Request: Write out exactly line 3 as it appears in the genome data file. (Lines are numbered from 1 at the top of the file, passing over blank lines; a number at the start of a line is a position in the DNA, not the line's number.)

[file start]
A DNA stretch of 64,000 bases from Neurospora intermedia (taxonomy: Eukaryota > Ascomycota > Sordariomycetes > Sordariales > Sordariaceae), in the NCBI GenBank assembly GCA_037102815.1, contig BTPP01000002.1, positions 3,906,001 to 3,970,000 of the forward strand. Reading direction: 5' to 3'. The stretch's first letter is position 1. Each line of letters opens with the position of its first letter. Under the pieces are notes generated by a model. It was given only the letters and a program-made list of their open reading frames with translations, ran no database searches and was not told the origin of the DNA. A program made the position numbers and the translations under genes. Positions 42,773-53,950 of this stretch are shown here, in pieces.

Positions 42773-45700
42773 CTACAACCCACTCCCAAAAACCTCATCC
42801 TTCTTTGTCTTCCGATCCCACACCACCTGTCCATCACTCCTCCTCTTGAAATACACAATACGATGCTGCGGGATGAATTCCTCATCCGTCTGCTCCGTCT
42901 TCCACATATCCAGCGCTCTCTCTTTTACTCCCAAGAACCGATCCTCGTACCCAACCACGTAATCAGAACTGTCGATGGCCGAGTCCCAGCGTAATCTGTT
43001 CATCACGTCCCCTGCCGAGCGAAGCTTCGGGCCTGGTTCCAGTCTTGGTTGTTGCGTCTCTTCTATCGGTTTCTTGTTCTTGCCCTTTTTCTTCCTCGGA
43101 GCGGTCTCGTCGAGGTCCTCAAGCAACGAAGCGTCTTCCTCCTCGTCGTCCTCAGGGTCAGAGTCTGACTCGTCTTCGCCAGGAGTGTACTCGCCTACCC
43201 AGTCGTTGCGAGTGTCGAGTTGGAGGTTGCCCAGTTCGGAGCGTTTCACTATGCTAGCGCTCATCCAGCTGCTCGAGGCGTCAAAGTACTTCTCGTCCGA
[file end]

42773 CTACAACCCACTCCCAAAAACCTCATCC